Well! Waking Gods certainly doesn’t waste any time, I’ll tell you that much. Despite taking place about ten years after the first book (Sleeping Giants), everything is as urgent and immediate as ever. Global cooperation is tenuous; scientific advancement is not as far along as anyone would like; and another giant robot shows up in the middle of London.
Themis, the giant alien robot whose assembly and function consumed most of the first book, has been accepted as a global peacekeeper more as a combination of resignation and acclimation than any sort of futuristic idealism. She’s* an indestructible robot that can destroy huge swaths of land (or population) with little effort, and she’s piloted by two people who literally cannot be replaced. She can’t be stolen, hacked, or defeated. And because the world is in relatively decent shape, she mostly does photo ops. Pragmatism rules the day.
The robot that appears in London, dubbed Kronos, disrupts this fragile order. It almost doesn’t help that Kronos doesn’t do anything once he arrives. It would almost be easier if he attacked: nothing unites people like a fight with only two sides. But Kronos only observes, and the world is of fractured mind when it comes to what to do about it. Some are thrilled: the opportunity to engage with aliens, at long last! Others are fearful, and want to evacuate or even attack. And yet still more–strangely but, let’s admit it, very realistically–look up at the stories-tall titan, go “huh,” and just want to get on with their days. It’s the whole range of humanity on display in this book, not just its best and worst elements.
Yet despite the general population’s insouciance, never have delicate, complicated geopolitics felt so swashbuckling. We get just enough information to understand that the nations of the world are just as heterogeneous as they’ve always been, full of infighting and competition as they’ve always been. Transcripts from Parliament show coalition leaders jockeying for more power, putting British–or the own–interests ahead of the good of the world, and even a bit of name-calling. Humans are still being human, in other words.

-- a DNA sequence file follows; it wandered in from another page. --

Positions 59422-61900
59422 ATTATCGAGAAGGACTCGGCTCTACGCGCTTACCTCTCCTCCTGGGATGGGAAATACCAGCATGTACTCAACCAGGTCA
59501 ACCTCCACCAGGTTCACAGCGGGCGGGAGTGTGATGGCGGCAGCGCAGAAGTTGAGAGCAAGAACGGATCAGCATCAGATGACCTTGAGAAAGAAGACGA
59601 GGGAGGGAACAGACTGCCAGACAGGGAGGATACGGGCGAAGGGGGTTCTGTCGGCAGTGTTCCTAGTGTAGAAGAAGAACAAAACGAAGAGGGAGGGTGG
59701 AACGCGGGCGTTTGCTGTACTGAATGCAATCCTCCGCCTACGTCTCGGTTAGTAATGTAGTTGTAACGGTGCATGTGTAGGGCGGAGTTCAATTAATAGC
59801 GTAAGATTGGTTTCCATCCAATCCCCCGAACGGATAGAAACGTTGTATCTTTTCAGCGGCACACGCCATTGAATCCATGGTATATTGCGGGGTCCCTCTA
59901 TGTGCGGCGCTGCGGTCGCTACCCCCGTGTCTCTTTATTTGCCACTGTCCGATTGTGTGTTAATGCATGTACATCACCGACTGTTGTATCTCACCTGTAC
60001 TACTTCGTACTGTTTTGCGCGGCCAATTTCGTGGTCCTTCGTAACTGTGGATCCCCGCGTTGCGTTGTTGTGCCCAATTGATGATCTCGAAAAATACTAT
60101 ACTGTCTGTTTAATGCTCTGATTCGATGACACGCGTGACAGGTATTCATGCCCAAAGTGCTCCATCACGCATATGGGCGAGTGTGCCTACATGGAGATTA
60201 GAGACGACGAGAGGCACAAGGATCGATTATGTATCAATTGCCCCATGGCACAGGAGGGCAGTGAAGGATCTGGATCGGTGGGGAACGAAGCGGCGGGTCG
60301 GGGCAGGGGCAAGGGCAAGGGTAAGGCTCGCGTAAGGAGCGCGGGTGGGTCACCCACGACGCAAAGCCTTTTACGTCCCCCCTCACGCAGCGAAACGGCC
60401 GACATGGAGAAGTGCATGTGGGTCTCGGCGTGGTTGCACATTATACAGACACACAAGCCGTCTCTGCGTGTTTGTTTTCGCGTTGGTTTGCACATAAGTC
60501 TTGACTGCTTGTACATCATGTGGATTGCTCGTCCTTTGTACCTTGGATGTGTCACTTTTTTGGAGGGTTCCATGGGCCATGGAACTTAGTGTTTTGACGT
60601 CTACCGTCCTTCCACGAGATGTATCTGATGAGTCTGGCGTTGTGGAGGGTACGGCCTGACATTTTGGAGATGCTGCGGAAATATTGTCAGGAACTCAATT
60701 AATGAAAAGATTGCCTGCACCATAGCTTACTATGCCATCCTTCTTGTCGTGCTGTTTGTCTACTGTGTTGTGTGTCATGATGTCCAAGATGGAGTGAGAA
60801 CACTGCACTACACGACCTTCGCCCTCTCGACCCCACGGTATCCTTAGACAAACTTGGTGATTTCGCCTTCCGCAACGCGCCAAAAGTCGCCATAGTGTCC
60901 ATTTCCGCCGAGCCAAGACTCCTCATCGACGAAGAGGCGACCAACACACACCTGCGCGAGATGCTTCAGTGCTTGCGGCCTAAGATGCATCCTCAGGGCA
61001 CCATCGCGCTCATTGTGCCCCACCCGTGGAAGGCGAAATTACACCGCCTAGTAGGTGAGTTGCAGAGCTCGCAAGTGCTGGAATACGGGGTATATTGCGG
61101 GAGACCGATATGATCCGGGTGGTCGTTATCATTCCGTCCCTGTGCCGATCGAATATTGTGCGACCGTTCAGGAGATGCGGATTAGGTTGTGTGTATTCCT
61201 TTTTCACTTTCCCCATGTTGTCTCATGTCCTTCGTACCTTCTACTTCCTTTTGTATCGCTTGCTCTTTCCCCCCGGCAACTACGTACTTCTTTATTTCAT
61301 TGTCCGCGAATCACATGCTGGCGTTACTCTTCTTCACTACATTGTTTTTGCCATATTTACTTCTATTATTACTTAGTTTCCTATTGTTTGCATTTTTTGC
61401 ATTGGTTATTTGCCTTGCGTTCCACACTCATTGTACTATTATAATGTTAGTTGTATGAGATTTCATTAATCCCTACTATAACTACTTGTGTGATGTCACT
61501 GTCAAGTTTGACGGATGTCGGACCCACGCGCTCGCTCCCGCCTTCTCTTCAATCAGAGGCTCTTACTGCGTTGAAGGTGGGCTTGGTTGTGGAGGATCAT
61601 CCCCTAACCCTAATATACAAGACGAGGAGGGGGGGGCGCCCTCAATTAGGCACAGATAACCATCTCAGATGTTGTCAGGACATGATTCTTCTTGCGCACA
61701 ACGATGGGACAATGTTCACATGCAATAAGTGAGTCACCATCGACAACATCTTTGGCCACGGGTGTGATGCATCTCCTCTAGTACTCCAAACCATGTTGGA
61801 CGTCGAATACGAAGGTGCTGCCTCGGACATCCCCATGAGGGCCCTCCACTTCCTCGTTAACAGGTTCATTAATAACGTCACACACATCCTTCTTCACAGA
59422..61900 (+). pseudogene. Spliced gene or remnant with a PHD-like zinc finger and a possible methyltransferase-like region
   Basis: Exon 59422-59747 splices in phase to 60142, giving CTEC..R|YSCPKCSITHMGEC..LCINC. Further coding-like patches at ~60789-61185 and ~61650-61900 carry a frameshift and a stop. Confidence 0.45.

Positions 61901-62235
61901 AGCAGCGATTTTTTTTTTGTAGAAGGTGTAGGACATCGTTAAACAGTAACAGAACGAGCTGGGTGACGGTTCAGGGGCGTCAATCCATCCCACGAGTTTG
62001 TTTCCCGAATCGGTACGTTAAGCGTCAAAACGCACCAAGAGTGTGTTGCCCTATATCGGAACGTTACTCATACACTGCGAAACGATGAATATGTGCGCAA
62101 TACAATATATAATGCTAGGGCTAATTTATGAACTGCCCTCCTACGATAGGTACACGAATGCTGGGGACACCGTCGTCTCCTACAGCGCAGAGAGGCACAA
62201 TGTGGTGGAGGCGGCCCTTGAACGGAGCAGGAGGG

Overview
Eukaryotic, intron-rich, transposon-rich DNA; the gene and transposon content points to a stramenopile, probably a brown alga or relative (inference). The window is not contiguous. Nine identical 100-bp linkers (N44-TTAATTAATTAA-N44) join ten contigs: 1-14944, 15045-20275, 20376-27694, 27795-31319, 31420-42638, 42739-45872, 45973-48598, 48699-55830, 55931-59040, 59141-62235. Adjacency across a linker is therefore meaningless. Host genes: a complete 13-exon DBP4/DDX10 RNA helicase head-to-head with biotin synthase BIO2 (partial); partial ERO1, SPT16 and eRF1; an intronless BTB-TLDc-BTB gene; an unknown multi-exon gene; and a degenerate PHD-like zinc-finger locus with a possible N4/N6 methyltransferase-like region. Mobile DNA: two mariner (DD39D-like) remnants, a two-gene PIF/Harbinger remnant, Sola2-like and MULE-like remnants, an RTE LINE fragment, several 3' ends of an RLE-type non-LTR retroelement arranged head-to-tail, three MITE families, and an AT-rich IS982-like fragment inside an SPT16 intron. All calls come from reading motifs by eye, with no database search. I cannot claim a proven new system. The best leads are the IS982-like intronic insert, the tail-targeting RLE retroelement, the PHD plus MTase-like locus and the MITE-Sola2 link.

Being human, we get ourselves into some less-than-ideal situations once we start responding to the aliens. And the aliens, despite being more technologically advanced, respond…let’s say less than ideally as well, since I don’t want to spoil anything. Waking Gods manages to do this without adhering to the more popular optimistic/pessimistic dichotomy, too–this is neither Starfleet utopia nor dystopian plague-y ruin. I would say that it’s realistic with a large dash of hope. Things do get dark, though. Very dark. There are moments of humor, but parts of this book really broke my heart. Not that it stopped or even slowed my reading. Like the characters, I didn’t dare stop until the solution was found. It’s that engrossing.
Neuvel is able to do this because of his continued use of the “found document” style of writing that cuts down on any extraneous descriptions or transitions. Once again his book is lean and precise, getting to the heart of every matter with private diary entries and teaching the background science and politics with Socratic dialogue. Everything else is presented as a “transcript” so we get to-the-moment dialogue pared of even the usually requisite markers of “he said” and “she went.” This format doesn’t always work, but when it does it enhances both the immediacy and the stakes, since we have the implicit understanding that all of this was recorded for future reference because it was already acknowledged as critically important. It cuts right to the chase, and the whole book is one big chase: chasing knowledge and chasing time, both of which are in very short supply.
The knowledge part is also a slam dunk: the explanations and solutions are so much fun to read because Neuvel is so adept at writing about a broad array of scientific topics for laymen. We have a lot of scientist characters who have evidently taken the (wrongly-attributed) Einstein quote to heart: if you can’t explain it simply, you don’t understand it well enough (he didn’t say that, but it’s still true). A xenolinguist, a geneticist, and a physicist are all hard at work trying to ensure the survival of the human race, but through them Neuvel gives some excellent explanations to his non-expert characters–and to us as well. I don’t know if you would classify this as “hard SF,” but the distinction doesn’t matter so much when the explanations are so thorough but straightforward. The non-scientist characters get to be experts, too–in warfare, espionage, population management, and even hand-to-hand combat. This book has everything! And–as a cherry on top–we finally get the story of the nameless spook who orchestrated the whole first book. I’m still not clear on how Neuvel fit all this in.
The overall message isn’t overly complicated, though. Communication, research, and the scientific method will save the world; military action will doom us. Can’t say I disagree with any of that. It’s nice to see scientists saving the world with generals and world leaders finally deferring to their expertise. Even if their expertise is, in one critical moment, hilariously dependent on Google Maps. But that’s what genius is, isn’t it? Using what you have. Your brain, your cell phone, your megaton mecha–this whole book offers up the ingenuity and insight of the human race, as weird and wonderful as it can be.
Waking Gods comes out April 4.